Twitter announced today that its direct messaging service will be made available to every user on the social network, allowing users to communicate with each other privately. The feature which was first introduced in 2011 only for verified accounts was made available for broader number of users in 2013 but it was never open for general users of Twitter.
Prior to this announcement, the way direct messaging works is that the user who intends to send a direct message to another user needs to be following that specific user. But this caused a gap of communication between users like journalists, sources etc. who were unable to communicate directly and often ended up asking in an open tweet to get a follow back so that they can communicate via direct messages.
Starting from today, any restrictions on using the direct message (dm) service have been lifted and any user of Twitter can now send direct messages to other users. To do this, users have to enable an option in their settings to receive direct messages from strangers (or from people who are not following them). As for the mobile app version, Twitter app now has a direct message button on user profiles to turn on this feature.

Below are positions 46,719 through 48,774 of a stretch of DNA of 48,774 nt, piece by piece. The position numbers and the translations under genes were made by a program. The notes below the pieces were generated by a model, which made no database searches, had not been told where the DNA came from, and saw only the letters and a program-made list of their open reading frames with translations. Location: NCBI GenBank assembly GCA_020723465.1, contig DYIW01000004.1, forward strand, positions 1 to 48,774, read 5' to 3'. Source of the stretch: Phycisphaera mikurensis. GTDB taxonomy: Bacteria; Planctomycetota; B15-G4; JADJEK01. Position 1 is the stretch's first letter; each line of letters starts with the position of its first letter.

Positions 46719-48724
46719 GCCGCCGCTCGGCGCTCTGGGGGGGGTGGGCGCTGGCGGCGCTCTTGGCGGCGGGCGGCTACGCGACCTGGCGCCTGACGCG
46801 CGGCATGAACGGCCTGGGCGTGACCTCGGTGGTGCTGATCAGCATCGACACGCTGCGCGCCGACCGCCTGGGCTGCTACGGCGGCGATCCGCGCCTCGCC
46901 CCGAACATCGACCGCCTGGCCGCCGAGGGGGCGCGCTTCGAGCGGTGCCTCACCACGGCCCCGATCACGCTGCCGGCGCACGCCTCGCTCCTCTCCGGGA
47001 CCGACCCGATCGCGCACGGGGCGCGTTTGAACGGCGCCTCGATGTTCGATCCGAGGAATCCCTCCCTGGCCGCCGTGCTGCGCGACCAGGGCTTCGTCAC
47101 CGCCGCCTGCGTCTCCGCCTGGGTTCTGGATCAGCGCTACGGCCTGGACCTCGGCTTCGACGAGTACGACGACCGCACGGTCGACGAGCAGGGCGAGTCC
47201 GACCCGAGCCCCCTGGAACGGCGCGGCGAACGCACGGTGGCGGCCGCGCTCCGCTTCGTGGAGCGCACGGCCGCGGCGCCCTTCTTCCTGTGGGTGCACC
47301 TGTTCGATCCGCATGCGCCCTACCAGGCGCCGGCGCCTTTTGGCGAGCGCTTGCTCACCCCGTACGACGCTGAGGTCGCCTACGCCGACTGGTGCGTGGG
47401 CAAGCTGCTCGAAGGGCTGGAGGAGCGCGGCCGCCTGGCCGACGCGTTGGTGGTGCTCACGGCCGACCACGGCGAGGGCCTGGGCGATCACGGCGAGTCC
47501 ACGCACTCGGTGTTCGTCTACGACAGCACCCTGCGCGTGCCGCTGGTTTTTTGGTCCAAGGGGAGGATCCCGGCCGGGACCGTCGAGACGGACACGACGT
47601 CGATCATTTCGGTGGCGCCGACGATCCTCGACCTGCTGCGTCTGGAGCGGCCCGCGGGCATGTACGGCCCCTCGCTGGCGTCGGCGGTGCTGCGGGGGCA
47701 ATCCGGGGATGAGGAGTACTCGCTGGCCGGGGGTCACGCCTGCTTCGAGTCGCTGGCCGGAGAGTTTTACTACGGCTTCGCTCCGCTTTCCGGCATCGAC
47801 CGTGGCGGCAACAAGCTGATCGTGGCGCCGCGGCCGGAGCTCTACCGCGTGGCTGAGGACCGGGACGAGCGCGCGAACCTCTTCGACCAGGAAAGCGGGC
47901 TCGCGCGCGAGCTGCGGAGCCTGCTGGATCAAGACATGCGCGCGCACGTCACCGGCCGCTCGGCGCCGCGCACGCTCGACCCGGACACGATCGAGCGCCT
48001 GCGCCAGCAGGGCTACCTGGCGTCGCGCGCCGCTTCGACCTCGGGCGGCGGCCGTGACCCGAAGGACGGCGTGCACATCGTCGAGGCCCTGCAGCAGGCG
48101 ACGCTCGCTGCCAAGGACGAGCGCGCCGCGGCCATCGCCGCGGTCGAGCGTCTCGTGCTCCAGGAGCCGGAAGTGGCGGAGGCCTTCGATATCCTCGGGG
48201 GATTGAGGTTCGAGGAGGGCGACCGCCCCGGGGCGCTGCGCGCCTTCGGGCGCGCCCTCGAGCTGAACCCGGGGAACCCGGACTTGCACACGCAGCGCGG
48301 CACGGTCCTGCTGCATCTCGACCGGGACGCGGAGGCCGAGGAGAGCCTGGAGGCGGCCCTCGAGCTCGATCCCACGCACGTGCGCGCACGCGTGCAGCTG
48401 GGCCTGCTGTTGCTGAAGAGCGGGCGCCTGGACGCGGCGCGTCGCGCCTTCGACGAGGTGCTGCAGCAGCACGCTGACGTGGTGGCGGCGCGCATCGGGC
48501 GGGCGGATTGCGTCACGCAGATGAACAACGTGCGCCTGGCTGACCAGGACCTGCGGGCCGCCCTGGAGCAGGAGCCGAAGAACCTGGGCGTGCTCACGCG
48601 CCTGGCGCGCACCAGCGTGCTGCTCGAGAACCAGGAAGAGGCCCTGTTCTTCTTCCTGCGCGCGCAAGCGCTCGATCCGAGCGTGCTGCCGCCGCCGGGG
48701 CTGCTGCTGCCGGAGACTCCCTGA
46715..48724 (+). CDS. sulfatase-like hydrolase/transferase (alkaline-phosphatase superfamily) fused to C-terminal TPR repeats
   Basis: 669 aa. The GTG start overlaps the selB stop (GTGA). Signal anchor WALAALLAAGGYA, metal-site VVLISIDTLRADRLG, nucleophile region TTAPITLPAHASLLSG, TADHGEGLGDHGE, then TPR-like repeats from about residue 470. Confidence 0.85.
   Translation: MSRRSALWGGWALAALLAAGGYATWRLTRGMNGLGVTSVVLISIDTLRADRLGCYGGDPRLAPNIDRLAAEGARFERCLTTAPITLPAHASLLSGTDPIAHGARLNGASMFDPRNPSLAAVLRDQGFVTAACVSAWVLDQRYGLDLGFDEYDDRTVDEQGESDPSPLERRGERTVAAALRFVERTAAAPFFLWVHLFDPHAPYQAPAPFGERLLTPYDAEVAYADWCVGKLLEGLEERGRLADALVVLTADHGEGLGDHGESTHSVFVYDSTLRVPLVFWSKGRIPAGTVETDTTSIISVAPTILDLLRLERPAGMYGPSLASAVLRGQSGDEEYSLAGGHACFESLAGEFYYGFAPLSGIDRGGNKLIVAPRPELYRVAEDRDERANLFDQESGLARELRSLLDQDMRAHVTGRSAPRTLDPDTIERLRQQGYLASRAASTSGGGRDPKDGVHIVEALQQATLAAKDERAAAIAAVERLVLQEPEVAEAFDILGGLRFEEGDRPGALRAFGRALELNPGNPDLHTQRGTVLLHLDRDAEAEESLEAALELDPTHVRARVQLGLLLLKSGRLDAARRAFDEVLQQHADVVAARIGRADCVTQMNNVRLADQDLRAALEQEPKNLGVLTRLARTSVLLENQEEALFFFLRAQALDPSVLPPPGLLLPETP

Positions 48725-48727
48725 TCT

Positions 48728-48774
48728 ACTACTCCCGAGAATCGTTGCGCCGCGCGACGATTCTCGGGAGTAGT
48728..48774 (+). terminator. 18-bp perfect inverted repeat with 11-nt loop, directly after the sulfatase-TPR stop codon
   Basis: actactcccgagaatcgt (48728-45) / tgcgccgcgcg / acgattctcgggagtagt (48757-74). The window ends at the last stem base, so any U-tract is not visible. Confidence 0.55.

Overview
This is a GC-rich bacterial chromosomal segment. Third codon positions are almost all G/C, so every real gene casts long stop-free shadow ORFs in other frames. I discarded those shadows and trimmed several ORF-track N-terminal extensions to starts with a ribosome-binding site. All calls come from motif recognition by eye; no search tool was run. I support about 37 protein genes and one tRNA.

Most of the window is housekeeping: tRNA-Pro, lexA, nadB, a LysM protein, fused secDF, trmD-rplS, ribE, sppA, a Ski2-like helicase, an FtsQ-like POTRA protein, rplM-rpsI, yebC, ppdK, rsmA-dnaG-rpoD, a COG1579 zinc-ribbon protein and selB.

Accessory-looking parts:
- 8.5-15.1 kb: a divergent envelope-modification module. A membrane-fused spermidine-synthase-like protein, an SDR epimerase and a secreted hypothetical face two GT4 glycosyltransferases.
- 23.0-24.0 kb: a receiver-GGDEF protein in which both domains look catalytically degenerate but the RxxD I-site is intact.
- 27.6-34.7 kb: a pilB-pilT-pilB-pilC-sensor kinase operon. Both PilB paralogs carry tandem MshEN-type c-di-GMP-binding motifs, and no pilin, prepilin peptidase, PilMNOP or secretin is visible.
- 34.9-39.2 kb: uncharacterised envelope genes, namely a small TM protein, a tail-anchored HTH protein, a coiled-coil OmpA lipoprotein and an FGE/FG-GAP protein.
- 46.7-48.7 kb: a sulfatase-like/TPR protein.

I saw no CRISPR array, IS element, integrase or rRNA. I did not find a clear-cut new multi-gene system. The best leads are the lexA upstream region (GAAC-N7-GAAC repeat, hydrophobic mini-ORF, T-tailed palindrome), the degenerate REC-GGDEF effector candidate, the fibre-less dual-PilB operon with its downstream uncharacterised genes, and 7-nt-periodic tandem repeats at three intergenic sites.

The exact reason behind the decision to finally open direct messaging service to public users is still unclear, why didn’t Twitter do it in the first place when it launched the service few years ago. But one possible explanation can be found in Twitter’s blog post in which it explains how this new feature can help businesses and end users communicate efficiently.